California State Capital: Sacramento
It is at the confluence of the Sacramento River and the American River in the northern portion of California’s Central Valley. Sacramento, California was named after the Sacra mento River, which was named for the Holy Sacrament, or Eucharist. Spanish explorer Gabriel Moraga gave the river its name in 1808 while on an expedition to build a new Catholic mission in the area.
Sacramento became a city through the efforts of the Swiss immigrant John Sutter, Sr., his son John Augustus Sutter, Jr., and James W. Marshall. Sacramento grew quickly thanks to the protection of Sutter’s Fort, which was established by Sutter in 1839. During the California Gold Rush, Sacramento was a major distribution point, a commercial and agricultural center, and a terminus for wagon trains, stagecoaches, riverboats, the telegraph, the Pony Express, and the First Transcontinental Railroad.
Old Sacramento: The oldest part of the town besides Sutter’s Fort is Old Sacramento, which consists of cobbled streets and many historic buildings, several from the 1850s and 1860s. Buildings have been preserved, restored or reconstructed, and the district is now a substantial tourist attraction, with rides on steam-hauled historic trains and paddle steamers.
California State Capitol Building: California State Capitol Building Taking a tour of the California State Capitol Building was a chance to learn a little about the body of power that run a state whilst learning a little about the State of California at the same time, since being neither from California or even the US it’s nice to learn more about the different ways countries run things. Along with the functioning legislative and committee rooms and offices there are several rooms to see that are set up and furnished as they would have appeared in the past.
California State Railroad Museum: part of Old Sacramento, the museum is huge, with many, many train cars, engines and everything “train” related. So, much to learn about trains and really, cannot do it justice in an afternoon. There is a high-speed rail simulator, a movie on the history of trains and California, lots of “hands on” and wonderful exhibits that really let you see what train travel used to be like and what it will be like in the future. Highly recommend for families or anyone just interested in California history and trains. This was an adventure that makes you feel like a ten-year-old kid again. We recommend taking the tour guides and watching the movie. They are no extra charge.
Crocker Art Museum: The museum has an impressive art collection; some ongoing and some rotated. The rotated art includes a variety of art tastes. The wing that was added few years ago is a nice contrast to the original museum building, which in of itself is worth seeing.
Full-Day Whitewater Rafting on the South Fork American River: Splash and paddle your way down the South Fork of the American River with a full-day whitewater rafting experience with a professional river guide. Learn the basics of safety and boat handling, then practice your skills on a stretch of smooth water before launching into the Lower Gorge section, where a series of churning rapids will bounce and toss your boat from wave to wave. Steer through Satan’s Cesspool and Haystack Canyon, and make it past Bouncing Rock and Hospital Bar Rapids before you spill into calm, cool Folsom Lake.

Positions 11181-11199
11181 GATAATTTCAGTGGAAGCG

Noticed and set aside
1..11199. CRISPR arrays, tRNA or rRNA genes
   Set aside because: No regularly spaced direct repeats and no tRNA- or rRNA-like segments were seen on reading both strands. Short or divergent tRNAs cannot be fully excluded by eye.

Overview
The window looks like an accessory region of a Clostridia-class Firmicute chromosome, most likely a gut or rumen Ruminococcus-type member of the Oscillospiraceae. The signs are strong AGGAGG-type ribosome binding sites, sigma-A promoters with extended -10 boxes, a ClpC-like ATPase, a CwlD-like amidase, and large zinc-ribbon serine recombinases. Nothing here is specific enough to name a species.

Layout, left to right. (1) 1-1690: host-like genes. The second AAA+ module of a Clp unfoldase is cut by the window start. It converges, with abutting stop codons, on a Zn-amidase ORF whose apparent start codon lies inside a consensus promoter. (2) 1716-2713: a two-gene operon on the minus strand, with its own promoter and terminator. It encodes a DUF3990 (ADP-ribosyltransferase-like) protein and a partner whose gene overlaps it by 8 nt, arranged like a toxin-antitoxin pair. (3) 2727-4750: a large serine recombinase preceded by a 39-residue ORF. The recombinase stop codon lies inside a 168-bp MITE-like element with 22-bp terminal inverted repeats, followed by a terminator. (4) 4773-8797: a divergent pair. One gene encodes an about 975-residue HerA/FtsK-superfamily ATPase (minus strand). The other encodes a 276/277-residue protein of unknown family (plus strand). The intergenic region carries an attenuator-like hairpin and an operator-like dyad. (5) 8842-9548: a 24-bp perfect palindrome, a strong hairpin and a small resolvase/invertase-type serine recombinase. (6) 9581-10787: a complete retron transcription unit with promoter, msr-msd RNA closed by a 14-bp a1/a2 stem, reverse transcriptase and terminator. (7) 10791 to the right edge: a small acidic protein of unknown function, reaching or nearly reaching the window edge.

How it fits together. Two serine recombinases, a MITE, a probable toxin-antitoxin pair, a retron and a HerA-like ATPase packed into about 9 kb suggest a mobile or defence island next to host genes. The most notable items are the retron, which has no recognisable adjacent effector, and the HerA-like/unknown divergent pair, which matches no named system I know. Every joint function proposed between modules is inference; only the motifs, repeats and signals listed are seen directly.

American River Parkway: This is the number one bike/waking/jogging/discovery trail in all of the western United States. There are a ton of things to see on this trail. The path that extends about 25 miles from the Dam to downtown Sacramento is well paved and has easy access to the river. There are deer and other wild animals along the trail to enjoy. The path also crosses through a few different ‘parks’ where you can picnic, stop at a water fountain or just relax. This parkway is highly recommended!
It’s easy to get to Sacramento and lots of places to stay. On the Pacific Coast Highway 1 you’ll find:
Julia Pfeiffer Burns State Park in Big Sur, California
Named after a longtime resident and rancher in this sparsely populated area of the central California coast, Julia Pfeiffer Burns State Park is an especially sublime spot on a famously scenic stretch of coastline. Big Sur is renowned for breathtaking vistas of mountains marching right down to the Pacific, and this cove tucked into the rocky coastline – complete with tumbling beach waterfall – is an irresistible photo op for road trippers traveling Highway 1. Julia Pfeiffer Burns State Park is 12 miles south of Pfeiffer Big Sur State Park on California’s Pacific coast.
A main feature of the park is McWay Falls, which drops over a cliff of 80 feet into the Pacific Ocean. The park is also home to 300-foot redwoods which are over 2,500 years old. Julia Pfeiffer Burns was a respected resident and rancher in the Big Sur region in the early 20th century, who lived in the area for much of her life until her death in 1928. The 3,762-acre park was established in 1962.
CALIFORNIA VACATION PACKAGE MADE EASY
Another option for our California Vacation Package is the Natural Wonder. See our selection of choice below to see if it fancies your style. Please don’t hesitate in contacting us with any questions or concerns.
TravelKatz will handle all aspects of your dream California Vacation Package.
Give us a call today and see why we are a top rated Travel Agency!
Enjoy your California Vacation Package.
Relax on your California Vacation Package.
Indulge on your California Vacation Package.